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Saturday, January 23, 2010

What I’m Reading Today: Romans 14

I have a way of being that gets me in to trouble from time to time. That way of being is that I try to love, value, and accept all people exactly where they are. I say try because I certainly don’t always live into that way of being.

“So how could such an approach get me into trouble? It sounds like a perfectly commendable way of being,” you might say.

Well, here’s how. Let’s say I’m around a group of folks who are very orthodox in their Christian beliefs and I mention I enjoy reading some of the works of John Shelby Spong or Marcus Borg. Folks in this camp tend to freak out and let me know these works are not acceptable and call my Christianity into question. Then, let’s say a few hours later, I’m moving in progressive circles and I mention that I’ve been touched by something I’ve read by Tony Campollo (a prominent evangelical who teaches at a Baptist seminary). My progressive cohorts often freak out every bit as much – sometimes going so far as to question my “progressive” credentials – because I read someone who has a different theological approach than they have. As someone who lives his spiritual life out of the boxes, this means I catch a lot of flack from those who live their lives inside boxes.

So where do I draw strength and encouragement during my sometimes controversial walk?

From the words of Paul, among other places. Today’s passage contains several tidbits that guide my approach to life. “Welcome with open arms fellow believers who don’t see things the way you do,” Paul began. “And don’t jump all over them every time they do or say something you don’t agree with… treat them gently” (Romans 14:1 from The Message).

And later - “None of us are permitted to insist on our own way in these matters [referring to the controversy over table practices]” (Romans 14:13 from The Message).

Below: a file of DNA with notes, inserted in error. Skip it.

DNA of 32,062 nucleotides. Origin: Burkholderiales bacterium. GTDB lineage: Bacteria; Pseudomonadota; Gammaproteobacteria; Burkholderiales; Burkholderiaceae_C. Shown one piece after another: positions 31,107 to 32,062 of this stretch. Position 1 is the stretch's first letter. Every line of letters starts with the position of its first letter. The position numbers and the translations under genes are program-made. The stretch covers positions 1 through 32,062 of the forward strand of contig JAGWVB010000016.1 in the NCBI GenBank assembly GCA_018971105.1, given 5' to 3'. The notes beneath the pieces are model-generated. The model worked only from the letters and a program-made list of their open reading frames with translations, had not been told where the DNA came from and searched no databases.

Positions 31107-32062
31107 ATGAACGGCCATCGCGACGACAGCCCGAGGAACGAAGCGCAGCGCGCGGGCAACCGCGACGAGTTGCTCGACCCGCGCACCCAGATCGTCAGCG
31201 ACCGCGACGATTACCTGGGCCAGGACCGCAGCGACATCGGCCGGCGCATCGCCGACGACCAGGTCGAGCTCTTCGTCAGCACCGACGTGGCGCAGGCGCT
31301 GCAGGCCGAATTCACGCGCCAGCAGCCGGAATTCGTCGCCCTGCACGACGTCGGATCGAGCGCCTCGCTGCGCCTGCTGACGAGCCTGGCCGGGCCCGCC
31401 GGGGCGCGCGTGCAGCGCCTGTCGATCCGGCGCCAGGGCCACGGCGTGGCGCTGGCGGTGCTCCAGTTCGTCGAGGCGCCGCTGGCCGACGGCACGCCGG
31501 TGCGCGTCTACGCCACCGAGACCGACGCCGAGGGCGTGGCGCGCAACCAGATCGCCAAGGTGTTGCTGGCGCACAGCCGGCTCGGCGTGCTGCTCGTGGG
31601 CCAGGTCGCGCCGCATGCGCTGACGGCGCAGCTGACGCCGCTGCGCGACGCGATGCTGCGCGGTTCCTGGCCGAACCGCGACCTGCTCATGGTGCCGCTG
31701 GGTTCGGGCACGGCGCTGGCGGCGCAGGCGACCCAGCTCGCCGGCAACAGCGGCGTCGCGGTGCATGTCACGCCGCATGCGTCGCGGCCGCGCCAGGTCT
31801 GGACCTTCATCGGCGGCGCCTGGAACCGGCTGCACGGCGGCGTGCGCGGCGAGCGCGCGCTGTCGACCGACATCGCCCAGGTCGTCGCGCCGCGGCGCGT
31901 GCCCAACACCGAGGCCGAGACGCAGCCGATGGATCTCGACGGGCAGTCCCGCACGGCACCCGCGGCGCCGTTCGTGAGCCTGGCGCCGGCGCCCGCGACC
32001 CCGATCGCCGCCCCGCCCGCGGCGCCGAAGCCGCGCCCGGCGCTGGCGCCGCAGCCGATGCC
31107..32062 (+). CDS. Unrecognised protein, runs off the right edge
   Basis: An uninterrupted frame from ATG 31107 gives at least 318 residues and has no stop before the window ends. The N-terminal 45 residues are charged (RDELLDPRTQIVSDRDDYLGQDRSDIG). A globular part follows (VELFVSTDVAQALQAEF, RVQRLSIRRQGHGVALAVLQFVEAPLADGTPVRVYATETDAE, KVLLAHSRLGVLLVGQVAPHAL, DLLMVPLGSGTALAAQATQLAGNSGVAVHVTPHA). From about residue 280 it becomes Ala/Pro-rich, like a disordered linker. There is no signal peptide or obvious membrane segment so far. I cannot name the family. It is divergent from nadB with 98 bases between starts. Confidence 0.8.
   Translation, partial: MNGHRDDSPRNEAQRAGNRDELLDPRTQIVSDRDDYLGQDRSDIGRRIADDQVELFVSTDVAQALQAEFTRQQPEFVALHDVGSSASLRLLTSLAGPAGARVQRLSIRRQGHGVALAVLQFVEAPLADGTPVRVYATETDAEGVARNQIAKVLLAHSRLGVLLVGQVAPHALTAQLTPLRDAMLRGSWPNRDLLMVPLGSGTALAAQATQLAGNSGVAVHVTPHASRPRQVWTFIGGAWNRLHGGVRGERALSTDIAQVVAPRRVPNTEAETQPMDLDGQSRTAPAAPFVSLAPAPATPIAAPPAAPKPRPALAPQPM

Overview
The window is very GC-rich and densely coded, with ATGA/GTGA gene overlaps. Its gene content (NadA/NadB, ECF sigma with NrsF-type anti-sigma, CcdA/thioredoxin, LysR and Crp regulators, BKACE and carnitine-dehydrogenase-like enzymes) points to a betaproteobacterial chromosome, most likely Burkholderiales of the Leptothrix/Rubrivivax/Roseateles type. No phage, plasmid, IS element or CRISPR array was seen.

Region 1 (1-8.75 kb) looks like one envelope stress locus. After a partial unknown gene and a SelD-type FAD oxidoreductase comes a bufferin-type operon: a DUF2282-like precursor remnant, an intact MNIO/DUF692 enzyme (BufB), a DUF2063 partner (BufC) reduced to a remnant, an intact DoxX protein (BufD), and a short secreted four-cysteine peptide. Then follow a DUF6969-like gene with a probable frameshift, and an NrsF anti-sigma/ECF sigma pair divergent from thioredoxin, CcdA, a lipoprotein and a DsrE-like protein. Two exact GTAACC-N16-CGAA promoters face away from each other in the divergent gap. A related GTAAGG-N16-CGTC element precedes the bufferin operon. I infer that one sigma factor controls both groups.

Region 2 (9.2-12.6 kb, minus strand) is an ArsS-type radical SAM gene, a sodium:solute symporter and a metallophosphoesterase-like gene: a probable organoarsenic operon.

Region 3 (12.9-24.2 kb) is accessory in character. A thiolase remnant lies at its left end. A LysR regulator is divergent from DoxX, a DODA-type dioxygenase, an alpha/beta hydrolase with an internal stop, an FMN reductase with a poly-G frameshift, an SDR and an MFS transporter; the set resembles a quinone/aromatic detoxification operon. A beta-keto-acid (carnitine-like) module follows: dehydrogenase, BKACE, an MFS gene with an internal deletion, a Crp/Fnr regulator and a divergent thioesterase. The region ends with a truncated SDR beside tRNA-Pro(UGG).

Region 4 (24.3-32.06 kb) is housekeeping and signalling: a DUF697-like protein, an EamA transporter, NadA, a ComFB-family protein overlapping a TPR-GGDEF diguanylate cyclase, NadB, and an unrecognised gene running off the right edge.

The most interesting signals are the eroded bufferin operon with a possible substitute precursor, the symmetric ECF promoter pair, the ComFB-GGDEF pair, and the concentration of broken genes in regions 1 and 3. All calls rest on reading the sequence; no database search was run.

And – “So let’s agree to use all or energy in getting along with each other. Help others with encouraging words: don’t drag them down by finding fault” (Romans 14:19 from The Message).

And finally, the most critical words for me in my faith walk: “Cultivate your own relationship with God, but don’t impose it on others” (Romans 14:22 from The Message).

So the next time you find yourself put off by something someone says or does, I would invite you to remember the spirit of these words. The most important thing is not to focus on other people’s faith and worry about whether or not it corresponds to yours; the most important thing is to focus on your own faith and put that faith into action!

Til next time…

Friday, January 22, 2010

What I’m Reading Today: Romans 12-13

Many of us who arrive in the United Church of Christ (UCC) come to the UCC from a variety of different faith backgrounds and traditions. I, for instance, arrived in the UCC after having been raised United Methodist. Being part of a faith community that is compromised from individuals from so many backgrounds can certainly be a challenge. It can also be a wonderful blessing – if we welcome the different perspectives people bring rather than feel threatened by them.

Let me give you an example of how I believe my Wesleyan (John Wesley was the founder of the movement we know today as Methodism) roots can help enrich our life together as members of the UCC.

John Wesley put a strong emphasis upon one of the concepts that was contained in today’s passage from Romans 12 – a thing called sanctification.

And what does sanctification mean?

Well, Paul describes it by telling us to “fix our attention on God.” If you do that, he adds, “you’ll be changed from the inside out… God will bring the best out of you, develops well-formed maturity in you” (Romans 12:1-2 from The Message). That is sanctification: the work God does inside you that changes you, rather than the work you initiate yourself.